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Monday, 20 August 2012
Page: 9167

Mrs BRONWYN BISHOP (Mackellar) (18:57): by leave—I move opposition amendments (1) to (3), as circulated:

(1) Schedule 1, item 1, page 3 (line 5), omit “, 59 and 60”, substitute “and 59”.

(2) Schedule 1, item 1, page 6 (lines 13 to 27), omit section 60.

(3) Schedule 4, item 6, page 59 (lines 13 to 21), omit the item.

In my speech on the second reading, I foreshadowed that I would be moving these amendments to take out of the bill those provisions which would have made it possible for the Prime Minister of the day to appoint a secretary who had either resigned or whose term had expired to any position that Prime Minister wished and it would be unended. I also said I would be moving these amendments because this could create what is known in New South Wales as the 'unattached list', which has risen to contain vast numbers of public servants who remain on the payroll with no job to do, and it could undermine the aspirational aims of this bill, which are to ensure that the Public Service upholds its principles—which have now been reduced from 15 to five. The aspirations are at all times to give true and fair advice to ministers, to government, but also to serve the public well.

The minister across the table has outlined some personal experience he had where he found that the Public Service acted to give great comfort and to work for the benefit of a particular Australian, who happened to be his mother. We have heard other stories in this chamber, and there would be many people who can speak of great and important experiences they have had with individual members of the public sector. My concern all along is that we should not see the aspirational terms of the act undermined by a situation where it would be possible for a departmental head to act to ingratiate himself or herself with the Prime Minister of the day with the aim of obtaining preferential treatment upon their resignation or the expiry of their term.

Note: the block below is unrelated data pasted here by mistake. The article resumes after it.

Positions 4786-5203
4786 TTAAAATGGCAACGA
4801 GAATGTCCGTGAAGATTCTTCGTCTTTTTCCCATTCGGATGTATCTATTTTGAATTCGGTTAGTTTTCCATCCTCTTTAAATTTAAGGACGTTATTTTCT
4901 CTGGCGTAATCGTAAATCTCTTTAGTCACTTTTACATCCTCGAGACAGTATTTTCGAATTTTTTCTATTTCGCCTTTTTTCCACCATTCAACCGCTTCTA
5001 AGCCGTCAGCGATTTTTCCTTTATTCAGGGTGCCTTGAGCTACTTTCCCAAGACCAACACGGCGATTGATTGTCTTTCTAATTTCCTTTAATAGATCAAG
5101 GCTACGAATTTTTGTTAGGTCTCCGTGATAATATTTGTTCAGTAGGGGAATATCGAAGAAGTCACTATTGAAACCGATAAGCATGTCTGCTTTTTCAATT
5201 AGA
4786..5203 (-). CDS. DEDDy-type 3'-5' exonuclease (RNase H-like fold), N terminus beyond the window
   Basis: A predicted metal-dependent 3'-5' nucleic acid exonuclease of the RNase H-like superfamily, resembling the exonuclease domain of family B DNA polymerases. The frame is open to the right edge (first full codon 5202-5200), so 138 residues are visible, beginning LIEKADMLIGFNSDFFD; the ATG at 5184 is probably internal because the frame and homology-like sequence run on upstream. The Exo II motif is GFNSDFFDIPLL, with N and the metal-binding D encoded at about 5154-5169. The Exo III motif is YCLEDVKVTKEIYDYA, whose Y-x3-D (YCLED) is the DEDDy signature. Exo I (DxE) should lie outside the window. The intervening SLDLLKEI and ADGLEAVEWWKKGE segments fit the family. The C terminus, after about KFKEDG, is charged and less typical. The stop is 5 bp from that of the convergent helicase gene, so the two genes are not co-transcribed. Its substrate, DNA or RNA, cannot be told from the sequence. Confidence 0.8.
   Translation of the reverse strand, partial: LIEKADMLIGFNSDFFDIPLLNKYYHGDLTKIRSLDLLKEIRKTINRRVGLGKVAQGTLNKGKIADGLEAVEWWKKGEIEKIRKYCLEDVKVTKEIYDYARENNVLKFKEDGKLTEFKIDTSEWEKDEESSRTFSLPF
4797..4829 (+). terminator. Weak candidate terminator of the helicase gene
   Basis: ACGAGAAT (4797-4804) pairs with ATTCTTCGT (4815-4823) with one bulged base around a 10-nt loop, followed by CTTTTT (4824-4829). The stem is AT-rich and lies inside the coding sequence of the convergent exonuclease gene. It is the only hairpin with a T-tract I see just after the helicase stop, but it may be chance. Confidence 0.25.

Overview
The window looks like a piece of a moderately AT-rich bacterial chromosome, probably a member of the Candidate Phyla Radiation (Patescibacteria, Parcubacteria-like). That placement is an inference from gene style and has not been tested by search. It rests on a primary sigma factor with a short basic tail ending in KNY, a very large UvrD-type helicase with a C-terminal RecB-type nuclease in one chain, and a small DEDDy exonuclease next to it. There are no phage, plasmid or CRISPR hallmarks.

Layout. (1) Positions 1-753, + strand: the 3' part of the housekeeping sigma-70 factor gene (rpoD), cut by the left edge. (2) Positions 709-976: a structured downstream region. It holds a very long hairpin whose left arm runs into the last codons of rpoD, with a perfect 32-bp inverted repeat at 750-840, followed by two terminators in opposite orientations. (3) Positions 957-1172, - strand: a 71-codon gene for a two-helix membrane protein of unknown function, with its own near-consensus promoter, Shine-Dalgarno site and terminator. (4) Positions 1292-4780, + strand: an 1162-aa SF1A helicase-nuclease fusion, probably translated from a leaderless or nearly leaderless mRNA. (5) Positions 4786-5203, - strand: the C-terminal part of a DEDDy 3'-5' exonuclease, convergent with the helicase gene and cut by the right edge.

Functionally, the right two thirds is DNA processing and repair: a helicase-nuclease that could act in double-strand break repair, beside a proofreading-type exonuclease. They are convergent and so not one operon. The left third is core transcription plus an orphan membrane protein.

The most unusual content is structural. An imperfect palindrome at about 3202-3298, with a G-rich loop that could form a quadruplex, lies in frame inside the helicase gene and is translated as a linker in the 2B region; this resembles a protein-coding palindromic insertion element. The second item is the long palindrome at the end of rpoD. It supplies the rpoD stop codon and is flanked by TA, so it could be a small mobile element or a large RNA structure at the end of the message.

During the debate we spoke about the appointment of Mr Ken Henry, the head of Treasury who had subsequently been appointed by the Prime Minister on very favourable terms to the position of adviser to her on the same salary, for just 40 hours of work a week, that the current serving head of the Department of the Treasury receives, and if less than that is worked then he is paid on a pro rata basis.

So, I had dual concerns in moving these amendments: this is an aspirational bill and we do not want a provision in it that would undermine the aspiration of service to government and service to the people of Australia; and, secondly, we would not wish the bill to allow the sort of situation that developed in New South Wales, which so outraged so many people, to become a possibility in the federal arena. It is for those reasons that I have moved these amendments which, very simply, remove the provisions that would have facilitated that situation. I am delighted that the government has agreed to the amendments and I commend them to the House.